I lived under impression that timely updates were very important. Even a home user wouldn't like their computer to demand ransom for their data. However, the less home and the more corporate our setting is, security only becomes more, not less important. A big company that has a lot to lose needs to apply all security updates the second they are available, which hopefully but not necessarily means 'sooner than a bad guy exploits the vulnerabilities'. There is simply no time for an administrator to wake up in the morning, go to work and apply them manually. And because of this, corporate systems must be set to update automatically.

And apparently this is not exclusively true for corporations: IIRC this is precisely one of the arguments I heard why home people are recommended to use cloud services to run their websites instead of running their own dedicated servers in their homes. The cloud updates their systems immediatelly; but if a home user runs their own server, they have to sleep sometimes, so the updates are at best applied each morning, so each night is a vulnerability window.

However, it seems I was wrong? Quoting competent people from Linux Mint forums: https://forums.linuxmint.com/viewtopic.php?t=311756

As a rule, updates should always be done consciously. So that they won't ever interrupt or damage your work. So I think automatic updates are generally a bad thing. A corporate system administrator who enables them, should be fired on the spot.

(...) What I mean is that a corporate system administrator should be the one who determines when updates to the machines of his company should be rolled out. He should first properly test them himself, on a test rig, and then roll them out at a time that no one is using those machines. After normal working hours.

Such a system administrator should not, under any circumstance, enable automatic updates and therefore leave everything to the OS maker. Because that could disrupt work flows and could even create major havoc and damage in a company.

So, under my reasoning, this is a recipe for getting the systems compromised while the sysadmin properly tests the updates himself, on a test rig, and then rolls them out at a time that no one is using those machines? And then to see, for example, all corporate data, including the data of all company's customers, put for sale on dark web?

People seem to be worried that automatic updates introduce regressions that break systems. Which risks is, therefore, considered more dire by sysadmins: that an update introduces unexpected regressions or that reluctance to apply updates immediately creates a security vulnerability?

Do sysadmins apply updates immediately, or do they wait and test them carefully and only apply them outside of working hours?


There are two type of cases:

1. Vendor Released an Update A bug/vulnerability may be discovered or vendor has just added new features and released a new update, at this point I exactly recommend you to update your services automatically. Generally it doesn't cause any serious problem. Also, you can undo updates in popular softwares or services.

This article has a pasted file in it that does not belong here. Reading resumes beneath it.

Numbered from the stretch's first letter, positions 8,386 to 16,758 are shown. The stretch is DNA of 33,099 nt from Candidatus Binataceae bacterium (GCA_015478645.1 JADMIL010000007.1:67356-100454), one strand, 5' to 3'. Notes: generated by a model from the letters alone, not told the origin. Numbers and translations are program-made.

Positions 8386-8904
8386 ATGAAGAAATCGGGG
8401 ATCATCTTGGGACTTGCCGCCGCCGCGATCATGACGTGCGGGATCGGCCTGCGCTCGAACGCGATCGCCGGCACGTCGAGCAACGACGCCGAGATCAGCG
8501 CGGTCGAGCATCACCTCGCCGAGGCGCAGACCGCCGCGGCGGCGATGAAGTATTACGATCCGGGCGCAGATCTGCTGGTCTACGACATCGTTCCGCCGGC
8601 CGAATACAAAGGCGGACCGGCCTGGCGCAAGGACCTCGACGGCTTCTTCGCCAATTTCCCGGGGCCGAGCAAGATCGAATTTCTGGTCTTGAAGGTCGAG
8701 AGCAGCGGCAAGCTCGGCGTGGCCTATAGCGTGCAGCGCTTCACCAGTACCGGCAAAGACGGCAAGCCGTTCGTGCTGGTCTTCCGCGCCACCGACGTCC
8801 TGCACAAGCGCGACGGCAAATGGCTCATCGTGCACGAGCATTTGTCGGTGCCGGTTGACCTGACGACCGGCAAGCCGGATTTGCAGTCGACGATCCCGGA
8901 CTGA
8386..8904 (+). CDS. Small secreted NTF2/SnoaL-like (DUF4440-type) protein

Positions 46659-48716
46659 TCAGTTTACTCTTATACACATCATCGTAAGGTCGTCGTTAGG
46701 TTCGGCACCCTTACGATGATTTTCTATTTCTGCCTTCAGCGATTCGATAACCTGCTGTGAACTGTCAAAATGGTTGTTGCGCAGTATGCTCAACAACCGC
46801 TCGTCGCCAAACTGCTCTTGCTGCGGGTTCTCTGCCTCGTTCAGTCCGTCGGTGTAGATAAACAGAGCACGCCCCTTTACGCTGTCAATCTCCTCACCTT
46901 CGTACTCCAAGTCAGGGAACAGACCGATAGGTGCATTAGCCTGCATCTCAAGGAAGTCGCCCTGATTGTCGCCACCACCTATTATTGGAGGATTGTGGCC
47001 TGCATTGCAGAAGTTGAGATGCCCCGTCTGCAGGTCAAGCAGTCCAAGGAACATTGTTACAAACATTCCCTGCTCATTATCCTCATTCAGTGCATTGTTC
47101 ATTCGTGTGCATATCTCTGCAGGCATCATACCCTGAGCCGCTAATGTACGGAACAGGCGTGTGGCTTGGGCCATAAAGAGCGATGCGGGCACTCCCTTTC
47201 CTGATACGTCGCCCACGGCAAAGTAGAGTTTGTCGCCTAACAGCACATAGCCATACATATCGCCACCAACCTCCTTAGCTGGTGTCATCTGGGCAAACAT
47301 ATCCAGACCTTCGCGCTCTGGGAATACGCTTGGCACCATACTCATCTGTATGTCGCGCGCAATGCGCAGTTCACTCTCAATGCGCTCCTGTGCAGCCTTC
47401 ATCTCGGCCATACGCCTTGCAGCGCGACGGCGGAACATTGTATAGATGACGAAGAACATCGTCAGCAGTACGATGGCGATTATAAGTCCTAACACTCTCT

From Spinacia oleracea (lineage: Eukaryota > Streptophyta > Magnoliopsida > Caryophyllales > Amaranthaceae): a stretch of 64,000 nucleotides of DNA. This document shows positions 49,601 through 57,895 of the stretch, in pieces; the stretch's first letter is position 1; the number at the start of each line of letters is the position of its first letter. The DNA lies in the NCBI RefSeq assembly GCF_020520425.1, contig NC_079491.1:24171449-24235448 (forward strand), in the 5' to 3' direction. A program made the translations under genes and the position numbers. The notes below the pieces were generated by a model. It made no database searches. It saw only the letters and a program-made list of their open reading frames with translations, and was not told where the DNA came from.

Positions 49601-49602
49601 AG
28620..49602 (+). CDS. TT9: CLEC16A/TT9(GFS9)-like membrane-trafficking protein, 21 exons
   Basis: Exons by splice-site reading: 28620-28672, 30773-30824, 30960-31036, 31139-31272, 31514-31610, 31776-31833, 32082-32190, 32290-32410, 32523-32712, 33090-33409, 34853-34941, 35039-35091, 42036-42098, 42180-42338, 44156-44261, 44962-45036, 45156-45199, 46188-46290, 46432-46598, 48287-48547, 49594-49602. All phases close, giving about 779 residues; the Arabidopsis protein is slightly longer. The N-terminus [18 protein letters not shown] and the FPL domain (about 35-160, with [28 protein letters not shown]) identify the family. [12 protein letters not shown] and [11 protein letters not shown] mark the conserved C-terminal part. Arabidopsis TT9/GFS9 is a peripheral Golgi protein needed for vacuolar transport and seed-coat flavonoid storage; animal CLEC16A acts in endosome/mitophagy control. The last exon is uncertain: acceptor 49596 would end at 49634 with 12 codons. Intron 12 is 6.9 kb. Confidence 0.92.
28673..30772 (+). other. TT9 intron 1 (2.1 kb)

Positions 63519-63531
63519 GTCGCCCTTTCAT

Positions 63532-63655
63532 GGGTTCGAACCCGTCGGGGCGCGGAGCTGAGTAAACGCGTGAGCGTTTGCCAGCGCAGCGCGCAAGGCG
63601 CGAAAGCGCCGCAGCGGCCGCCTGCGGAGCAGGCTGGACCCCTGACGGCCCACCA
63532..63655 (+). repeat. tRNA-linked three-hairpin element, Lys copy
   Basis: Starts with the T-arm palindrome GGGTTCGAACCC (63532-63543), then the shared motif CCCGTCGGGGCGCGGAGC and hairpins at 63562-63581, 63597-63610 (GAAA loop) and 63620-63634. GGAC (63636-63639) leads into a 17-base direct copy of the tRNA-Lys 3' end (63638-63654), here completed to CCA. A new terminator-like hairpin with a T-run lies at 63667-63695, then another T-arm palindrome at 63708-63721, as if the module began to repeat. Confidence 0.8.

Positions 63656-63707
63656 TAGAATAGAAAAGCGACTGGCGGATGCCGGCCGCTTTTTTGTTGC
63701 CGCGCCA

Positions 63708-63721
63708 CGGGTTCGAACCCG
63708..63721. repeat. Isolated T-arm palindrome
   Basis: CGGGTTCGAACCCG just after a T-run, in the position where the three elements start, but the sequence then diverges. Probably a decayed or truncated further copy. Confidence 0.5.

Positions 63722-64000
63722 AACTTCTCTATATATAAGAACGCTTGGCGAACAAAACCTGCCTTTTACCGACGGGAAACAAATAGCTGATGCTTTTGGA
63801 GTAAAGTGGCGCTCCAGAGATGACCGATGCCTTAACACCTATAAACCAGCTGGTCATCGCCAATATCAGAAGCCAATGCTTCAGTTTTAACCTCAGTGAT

2. Vendor Hasn't Released an Update A bug/vulnerability may be disclosed or you may want to add new patches, but there is no official update. So, you have to intervene and make everything yourself. Sometimes you have to do it, because some vendors may not release an update for critical vulnerabilities, for days, like Microsoft! I recommend you https://vullnerability.com website to track vulnerabilities real-time. So, you will be alerted when a vulnerability discovered and take an action as soon as possible before vendor. Its generally more dangerous and not recommended.

For both situations: You should create backup for possible problems. I prefer to host my services in two different servers, the first server is real and the second one is backup, if I have a problem in first server, I immediately redirect my services to second server to don't lose data and customer.

| improve this answer | |
  • Update servers automatically? In the middle of the day? When the server is part of a stack? When there are dependencies? It's not nearly that simple. It doesn't cause serious problems? I've seen Microsoft patches brick servers. I've seen OS patches break services. You have hot-standby resilient servers? That's fine. But that's not true for everyone. And then if something goes wrong, how long do you run the unpatched and vulnerable server? – schroeder Apr 26 at 22:05
  • And you are advocating that a sys admin write an OS patch themselves for a disclosed vulnerability that the vendor hasn't released a patch for yet? You want to trust the coding and testing skills of your local people compared to the vendor? There are far more mitigatons to consider than just patching... – schroeder Apr 26 at 22:07
  • I haven't experienced it before. It means you did somethings wrong, see misconfigurations in your servers and fix them. – Numan OZDEMIR Apr 26 at 22:10
  • 1
    No, my team did not do something wrong. There have been Windows Server patches that brick the server. These are known. That's why companies put in full test rigs for patches before rollout. – schroeder Apr 26 at 22:34
  • 1
    Servers, software, and stacks are insanely complex beasts. You cannot make blanket statements for how everyone is supposed to patch. That's why there is a whole field called "patch management". – schroeder Apr 26 at 22:35

Not the answer you're looking for? Browse other questions tagged or ask your own question.